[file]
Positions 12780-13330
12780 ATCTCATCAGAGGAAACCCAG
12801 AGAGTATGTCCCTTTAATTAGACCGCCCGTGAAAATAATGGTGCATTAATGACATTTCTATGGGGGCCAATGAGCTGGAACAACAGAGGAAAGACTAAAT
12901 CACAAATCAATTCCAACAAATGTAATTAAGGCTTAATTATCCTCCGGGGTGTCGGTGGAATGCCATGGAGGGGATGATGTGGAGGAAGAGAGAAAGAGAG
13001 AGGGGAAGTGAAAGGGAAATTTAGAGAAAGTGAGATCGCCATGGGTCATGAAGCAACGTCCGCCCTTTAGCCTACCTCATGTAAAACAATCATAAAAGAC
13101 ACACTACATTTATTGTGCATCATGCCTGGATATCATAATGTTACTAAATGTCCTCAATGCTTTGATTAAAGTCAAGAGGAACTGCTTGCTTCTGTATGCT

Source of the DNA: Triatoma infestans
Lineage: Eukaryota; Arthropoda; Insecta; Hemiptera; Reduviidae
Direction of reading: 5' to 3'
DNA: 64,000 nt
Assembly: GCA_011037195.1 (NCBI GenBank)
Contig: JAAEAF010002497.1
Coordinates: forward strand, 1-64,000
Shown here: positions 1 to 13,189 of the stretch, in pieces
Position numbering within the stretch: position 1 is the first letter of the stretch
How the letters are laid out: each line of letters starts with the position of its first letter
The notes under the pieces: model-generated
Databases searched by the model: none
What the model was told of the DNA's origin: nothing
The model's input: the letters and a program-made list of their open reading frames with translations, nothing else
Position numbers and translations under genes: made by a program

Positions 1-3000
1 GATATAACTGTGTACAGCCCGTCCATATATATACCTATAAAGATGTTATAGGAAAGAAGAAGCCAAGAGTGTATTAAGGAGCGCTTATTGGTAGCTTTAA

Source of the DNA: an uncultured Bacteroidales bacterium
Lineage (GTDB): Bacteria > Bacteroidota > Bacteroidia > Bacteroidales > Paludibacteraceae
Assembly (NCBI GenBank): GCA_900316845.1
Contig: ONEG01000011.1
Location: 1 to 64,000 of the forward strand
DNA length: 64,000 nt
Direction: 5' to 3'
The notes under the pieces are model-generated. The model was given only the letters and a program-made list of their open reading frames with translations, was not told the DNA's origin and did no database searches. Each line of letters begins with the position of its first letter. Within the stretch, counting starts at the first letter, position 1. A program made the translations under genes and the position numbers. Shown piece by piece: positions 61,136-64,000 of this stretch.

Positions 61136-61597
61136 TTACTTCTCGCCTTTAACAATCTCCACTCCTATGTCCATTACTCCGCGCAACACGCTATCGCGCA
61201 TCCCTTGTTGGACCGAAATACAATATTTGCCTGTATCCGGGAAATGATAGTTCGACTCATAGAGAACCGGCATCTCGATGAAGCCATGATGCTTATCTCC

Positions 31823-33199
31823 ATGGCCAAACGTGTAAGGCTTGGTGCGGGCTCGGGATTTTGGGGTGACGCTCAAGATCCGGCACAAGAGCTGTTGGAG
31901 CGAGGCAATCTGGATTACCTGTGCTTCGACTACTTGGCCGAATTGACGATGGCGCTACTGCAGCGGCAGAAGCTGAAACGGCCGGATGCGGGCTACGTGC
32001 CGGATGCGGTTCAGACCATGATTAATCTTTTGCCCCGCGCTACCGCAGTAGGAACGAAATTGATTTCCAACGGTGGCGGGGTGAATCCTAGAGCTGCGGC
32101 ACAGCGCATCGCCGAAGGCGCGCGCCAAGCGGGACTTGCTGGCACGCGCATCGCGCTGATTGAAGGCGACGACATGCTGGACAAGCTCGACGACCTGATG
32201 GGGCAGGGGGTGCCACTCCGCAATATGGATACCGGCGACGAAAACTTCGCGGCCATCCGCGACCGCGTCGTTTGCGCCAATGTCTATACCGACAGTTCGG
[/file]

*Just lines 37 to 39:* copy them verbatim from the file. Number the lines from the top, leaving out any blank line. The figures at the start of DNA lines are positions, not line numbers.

31901 CGAGGCAATCTGGATTACCTGTGCTTCGACTACTTGGCCGAATTGACGATGGCGCTACTGCAGCGGCAGAAGCTGAAACGGCCGGATGCGGGCTACGTGC
32001 CGGATGCGGTTCAGACCATGATTAATCTTTTGCCCCGCGCTACCGCAGTAGGAACGAAATTGATTTCCAACGGTGGCGGGGTGAATCCTAGAGCTGCGGC
32101 ACAGCGCATCGCCGAAGGCGCGCGCCAAGCGGGACTTGCTGGCACGCGCATCGCGCTGATTGAAGGCGACGACATGCTGGACAAGCTCGACGACCTGATG